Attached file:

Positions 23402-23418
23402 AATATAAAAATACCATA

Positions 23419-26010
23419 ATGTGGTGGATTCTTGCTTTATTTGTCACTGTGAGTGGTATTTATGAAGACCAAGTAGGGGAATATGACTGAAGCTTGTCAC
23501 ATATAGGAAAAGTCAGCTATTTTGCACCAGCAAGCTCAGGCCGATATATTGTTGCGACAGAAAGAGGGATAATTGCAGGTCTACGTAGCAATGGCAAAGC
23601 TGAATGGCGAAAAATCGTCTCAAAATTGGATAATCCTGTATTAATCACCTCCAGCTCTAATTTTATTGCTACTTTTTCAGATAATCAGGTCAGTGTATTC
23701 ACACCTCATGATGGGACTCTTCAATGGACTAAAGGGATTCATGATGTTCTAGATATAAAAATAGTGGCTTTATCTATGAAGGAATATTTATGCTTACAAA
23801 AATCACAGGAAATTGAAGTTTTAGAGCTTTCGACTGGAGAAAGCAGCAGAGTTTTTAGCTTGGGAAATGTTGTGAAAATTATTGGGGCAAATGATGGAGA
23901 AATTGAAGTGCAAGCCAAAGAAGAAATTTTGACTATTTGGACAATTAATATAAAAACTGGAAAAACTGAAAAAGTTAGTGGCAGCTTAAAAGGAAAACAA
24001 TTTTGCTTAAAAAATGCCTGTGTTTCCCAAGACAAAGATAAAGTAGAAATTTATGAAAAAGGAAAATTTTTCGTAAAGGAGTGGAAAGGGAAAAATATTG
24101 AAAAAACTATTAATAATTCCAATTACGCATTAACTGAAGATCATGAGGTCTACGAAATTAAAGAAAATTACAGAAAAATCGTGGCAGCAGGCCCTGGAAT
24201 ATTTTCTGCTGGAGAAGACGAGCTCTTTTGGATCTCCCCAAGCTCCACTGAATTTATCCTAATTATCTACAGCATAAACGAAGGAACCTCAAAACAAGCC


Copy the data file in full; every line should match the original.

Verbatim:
Positions 23402-23418
23402 AATATAAAAATACCATA

Positions 23419-26010
23419 ATGTGGTGGATTCTTGCTTTATTTGTCACTGTGAGTGGTATTTATGAAGACCAAGTAGGGGAATATGACTGAAGCTTGTCAC
23501 ATATAGGAAAAGTCAGCTATTTTGCACCAGCAAGCTCAGGCCGATATATTGTTGCGACAGAAAGAGGGATAATTGCAGGTCTACGTAGCAATGGCAAAGC
23601 TGAATGGCGAAAAATCGTCTCAAAATTGGATAATCCTGTATTAATCACCTCCAGCTCTAATTTTATTGCTACTTTTTCAGATAATCAGGTCAGTGTATTC
23701 ACACCTCATGATGGGACTCTTCAATGGACTAAAGGGATTCATGATGTTCTAGATATAAAAATAGTGGCTTTATCTATGAAGGAATATTTATGCTTACAAA
23801 AATCACAGGAAATTGAAGTTTTAGAGCTTTCGACTGGAGAAAGCAGCAGAGTTTTTAGCTTGGGAAATGTTGTGAAAATTATTGGGGCAAATGATGGAGA
23901 AATTGAAGTGCAAGCCAAAGAAGAAATTTTGACTATTTGGACAATTAATATAAAAACTGGAAAAACTGAAAAAGTTAGTGGCAGCTTAAAAGGAAAACAA
24001 TTTTGCTTAAAAAATGCCTGTGTTTCCCAAGACAAAGATAAAGTAGAAATTTATGAAAAAGGAAAATTTTTCGTAAAGGAGTGGAAAGGGAAAAATATTG
24101 AAAAAACTATTAATAATTCCAATTACGCATTAACTGAAGATCATGAGGTCTACGAAATTAAAGAAAATTACAGAAAAATCGTGGCAGCAGGCCCTGGAAT
24201 ATTTTCTGCTGGAGAAGACGAGCTCTTTTGGATCTCCCCAAGCTCCACTGAATTTATCCTAATTATCTACAGCATAAACGAAGGAACCTCAAAACAAGCC